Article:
I grew up reading fantasy and science fiction, and one of the greatest regrets I have is that I never found more than three books written by Lyndon Hardy, an author I still consider an automatic buy. In a way, this man's work defined what I expect from fantasy.
Of his three published works, I liked 'Master of the Five Magics' the best, followed closely with 'Secret of the Sixth Magic'. 'Riddle of the Seven Realms' comes in third, but keep in mind it's been over 20 years since I purchased the books, and I've moved six times and had to parse my book collection. I still have these wonderful novels, which I've re-read about once every five years.
Now about the book -- it follows Alodar, an apprentice Thaumaturgist. The magic system used by Lyndon Hardy is unique and self-consistent, hitting the right balance of rules vs power to make fantasy magic truly interesting. The closest modern equivlents I can think of are David Farland's Runelords or even Robert Jordan's One Power.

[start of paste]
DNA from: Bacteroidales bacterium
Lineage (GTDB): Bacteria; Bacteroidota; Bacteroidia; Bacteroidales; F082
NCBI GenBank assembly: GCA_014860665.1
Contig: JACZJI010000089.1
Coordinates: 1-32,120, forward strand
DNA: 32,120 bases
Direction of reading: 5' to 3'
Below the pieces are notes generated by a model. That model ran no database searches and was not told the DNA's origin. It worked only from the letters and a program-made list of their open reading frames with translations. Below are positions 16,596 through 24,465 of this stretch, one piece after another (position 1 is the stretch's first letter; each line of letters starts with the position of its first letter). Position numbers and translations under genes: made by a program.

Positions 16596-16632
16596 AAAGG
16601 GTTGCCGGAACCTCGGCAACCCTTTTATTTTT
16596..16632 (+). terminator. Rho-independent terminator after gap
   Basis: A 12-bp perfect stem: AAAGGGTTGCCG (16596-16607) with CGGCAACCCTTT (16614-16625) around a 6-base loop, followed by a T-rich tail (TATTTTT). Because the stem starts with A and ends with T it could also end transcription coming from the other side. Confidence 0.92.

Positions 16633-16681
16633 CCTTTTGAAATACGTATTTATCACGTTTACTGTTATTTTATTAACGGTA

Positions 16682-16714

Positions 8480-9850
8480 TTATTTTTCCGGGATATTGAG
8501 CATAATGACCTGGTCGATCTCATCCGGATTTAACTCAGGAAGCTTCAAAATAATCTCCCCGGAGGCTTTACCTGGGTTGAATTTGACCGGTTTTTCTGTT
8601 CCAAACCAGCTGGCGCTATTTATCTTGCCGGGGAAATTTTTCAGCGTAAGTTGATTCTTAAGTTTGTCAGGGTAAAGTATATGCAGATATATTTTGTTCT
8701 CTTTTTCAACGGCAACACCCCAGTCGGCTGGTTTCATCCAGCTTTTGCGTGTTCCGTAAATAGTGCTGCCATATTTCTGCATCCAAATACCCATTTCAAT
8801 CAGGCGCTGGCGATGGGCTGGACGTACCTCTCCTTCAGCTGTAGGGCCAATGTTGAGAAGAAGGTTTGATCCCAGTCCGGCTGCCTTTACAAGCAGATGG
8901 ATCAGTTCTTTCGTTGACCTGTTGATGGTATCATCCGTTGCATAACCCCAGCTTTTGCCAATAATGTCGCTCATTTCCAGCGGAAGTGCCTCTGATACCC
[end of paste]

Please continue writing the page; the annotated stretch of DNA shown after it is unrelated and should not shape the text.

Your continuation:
Alodar's journey takes him into enclaves of each magic practitioner across the land, and he meets adversaries that constantly beat him down. Yet he doesn't give up! I could really feel for Alodar by the end of the novel, so the primary characterization is wonderful.
The plotting was strong, and kept me with the book until the end. I never expected some of the twists thrown at me by Hardy.
As for the settings, I can still conjure up the inner heart of the Volcano with uncut gems waiting like burning fruit, the wizard's library with the spell barrier gongs, and the imposing black tower surrounded by minor demons. Those images have stayed with me for years, and have become benchmarks I measure new fantasy by. Lyndon Hardy hit the right mix of dialogue, pacing, and description I find lacking in so many 'modern' fantasy efforts.
If you haven't read this wonderful novel, I urge you to try it.